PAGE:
while his mother was coming down Mount Ida,
accompanying her parents to watch their flocks.
That’s why the people called him Simoeisius.
But he did not repay his fond parents for raising him.
His life was cut short on great Ajax’s deadly spear.
As he was moving forward with the men in front, 
Ajax struck him in the chest, by the right nipple.
The bronze spear went clean through his shoulder.
He collapsed in the dust, like a poplar tree, 560
one growing in a large well-watered meadow,
from whose smooth trunk the branches grow up to the top,
until a chariot builder’s bright axe topples it,
bends the wood, to make wheel rims for a splendid chariot,
letting the wood season by the riverbank.
That’s how godlike Ajax chopped down Simoeisius,
son of Anthemion.
aren’t you incensed at this barbarity?
We gods are always suffering dreadfully
at each other’s hands, when we bring men help.
We all lay the blame for this on you. 1000
Scowling at him, cloud-gatherer Zeus replied:
“You hypocrite, don’t sit there whining at me.
Among the gods who live on Mount Olympus,
you’re the one I hate the most. For you love war, 1020
constant strife and battle. Your mother, Hera,
has an implacable, unyielding spirit.
It’s hard for me to control how she reacts
to what I say. You’re suffering because of her,
through her conniving, that’s what I think.
But I’ll leave you in pain no longer.
You’re my child—your mother and I made you.
But if you’d been born from any other god,
by now you’d be lower than the sons
of Ouranos—you’re so destructive.” 1030
With these words,
glorious Hector stretched his hands out for his son.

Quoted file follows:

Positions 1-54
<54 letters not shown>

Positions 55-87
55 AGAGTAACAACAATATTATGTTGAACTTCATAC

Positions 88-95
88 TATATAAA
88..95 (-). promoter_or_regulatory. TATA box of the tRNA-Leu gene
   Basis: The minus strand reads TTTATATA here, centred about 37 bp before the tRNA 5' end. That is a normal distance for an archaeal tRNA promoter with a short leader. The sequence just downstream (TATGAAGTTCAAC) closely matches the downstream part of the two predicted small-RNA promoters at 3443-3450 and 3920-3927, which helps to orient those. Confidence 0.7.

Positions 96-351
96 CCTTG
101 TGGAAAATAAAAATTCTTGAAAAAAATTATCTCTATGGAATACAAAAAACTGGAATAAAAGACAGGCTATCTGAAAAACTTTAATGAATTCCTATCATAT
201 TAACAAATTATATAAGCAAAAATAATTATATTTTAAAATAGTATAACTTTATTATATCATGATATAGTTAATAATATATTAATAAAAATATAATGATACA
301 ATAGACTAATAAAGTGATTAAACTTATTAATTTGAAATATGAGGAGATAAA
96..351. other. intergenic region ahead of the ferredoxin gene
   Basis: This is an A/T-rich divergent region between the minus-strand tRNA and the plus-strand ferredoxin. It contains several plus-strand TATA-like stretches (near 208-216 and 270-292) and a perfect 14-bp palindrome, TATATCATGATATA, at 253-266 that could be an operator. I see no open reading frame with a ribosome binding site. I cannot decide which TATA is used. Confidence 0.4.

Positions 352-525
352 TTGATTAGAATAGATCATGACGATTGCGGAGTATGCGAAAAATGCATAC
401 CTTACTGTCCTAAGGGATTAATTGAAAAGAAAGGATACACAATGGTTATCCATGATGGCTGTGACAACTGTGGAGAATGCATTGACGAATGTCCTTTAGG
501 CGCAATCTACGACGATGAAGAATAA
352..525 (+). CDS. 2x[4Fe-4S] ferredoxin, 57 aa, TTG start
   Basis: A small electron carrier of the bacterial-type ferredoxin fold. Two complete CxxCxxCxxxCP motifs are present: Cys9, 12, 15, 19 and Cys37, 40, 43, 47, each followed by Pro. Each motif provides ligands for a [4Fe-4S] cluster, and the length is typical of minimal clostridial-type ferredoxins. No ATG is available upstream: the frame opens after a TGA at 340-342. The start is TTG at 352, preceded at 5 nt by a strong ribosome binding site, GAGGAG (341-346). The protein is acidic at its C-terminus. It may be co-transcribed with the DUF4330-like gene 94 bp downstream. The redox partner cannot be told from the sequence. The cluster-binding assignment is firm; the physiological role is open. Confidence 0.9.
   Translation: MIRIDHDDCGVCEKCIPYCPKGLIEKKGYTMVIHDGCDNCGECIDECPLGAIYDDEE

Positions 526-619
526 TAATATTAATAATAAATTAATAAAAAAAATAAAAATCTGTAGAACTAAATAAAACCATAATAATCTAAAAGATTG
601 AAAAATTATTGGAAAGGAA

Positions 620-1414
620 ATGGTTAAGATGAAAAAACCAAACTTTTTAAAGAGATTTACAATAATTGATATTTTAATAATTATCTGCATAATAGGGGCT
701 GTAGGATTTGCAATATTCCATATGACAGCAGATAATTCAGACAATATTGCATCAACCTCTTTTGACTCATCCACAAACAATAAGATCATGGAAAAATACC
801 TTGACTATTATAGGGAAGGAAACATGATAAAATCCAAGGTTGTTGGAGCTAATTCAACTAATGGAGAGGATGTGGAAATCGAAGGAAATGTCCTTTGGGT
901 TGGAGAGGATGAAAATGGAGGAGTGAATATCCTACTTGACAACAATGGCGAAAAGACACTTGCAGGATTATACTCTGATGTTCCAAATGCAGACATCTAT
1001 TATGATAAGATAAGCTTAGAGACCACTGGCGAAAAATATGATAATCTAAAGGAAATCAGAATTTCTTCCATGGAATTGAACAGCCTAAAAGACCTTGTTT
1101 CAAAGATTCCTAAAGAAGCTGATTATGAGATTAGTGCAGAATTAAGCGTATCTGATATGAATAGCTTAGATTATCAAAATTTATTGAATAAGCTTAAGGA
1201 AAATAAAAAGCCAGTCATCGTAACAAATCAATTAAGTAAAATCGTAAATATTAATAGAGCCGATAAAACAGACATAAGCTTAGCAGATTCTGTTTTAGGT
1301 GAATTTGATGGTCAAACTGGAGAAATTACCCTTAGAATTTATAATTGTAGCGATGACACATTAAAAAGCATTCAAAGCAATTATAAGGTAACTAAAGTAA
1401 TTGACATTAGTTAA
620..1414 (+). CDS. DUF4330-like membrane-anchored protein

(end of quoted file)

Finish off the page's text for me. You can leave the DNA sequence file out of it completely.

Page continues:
The boy immediately shrank back against the breast
of the finely girdled nurse, crying out in terror
to see his own dear father, scared at the sight of bronze,
the horse-hair plume nodding fearfully from his helmet top. 
The child’s loving father laughed, his noble mother, too.
Glorious Hector pulled the glittering helmet off 580
and set it on the ground. Then he kissed his dear son
and held him in his arms. He prayed aloud to Zeus
and the rest of the immortals.
So let the same container hold our bones, 110
that gold two-handled jar your mother gave you.”
Swift-footed Achilles then said in reply:
“Dear friend, why have you come to me here,
telling me everything I need to do?
I’ll carry out all these things for you,
attend to your request. But come closer.
Let’s hold each other one short moment more,
enjoying a shared lament together.”
Saying this, Achilles reached out with his arms, 
but he grasped nothing. The spirit had departed, 120
going underground like vapour, muttering faintly.
Achilles jumped up in amazement, clapped his hands,
and then spoke out in sorrow:
It seems that even in Hades’ house,
some spirit or ghost remains, but our being
is not there at all.
The ghost spoke to Achilles, saying:
“You’re asleep, Achilles. 80
You’ve forgotten me. While I was alive, 
you never did neglect me. But now I’m dead.
So bury me as quickly as you can.
Then I can pass through the gates of Hades.
The spirits, ghosts of the dead, keep me away.
They don’t let me join them past the river.
So I wander aimlessly round Hades’ home
by its wide gates. Give me your hand, I beg you,
for I’ll never come again from Hades,
once you’ve given me what’s due, my funeral fire. 90
We’ll no more sit together making plans,
separated from our dear companions.
The jaws of dreadful Fate are gaping for me,
ready to consume me—my destiny
from the day that I was born. You, too,
godlike Achilles, you have your own fate, 
to die under the walls of wealthy Troy.
I’ll say one more thing, one last request,
if you will listen. Achilles, don’t lay your bones
apart from mine. Let them remain together, 100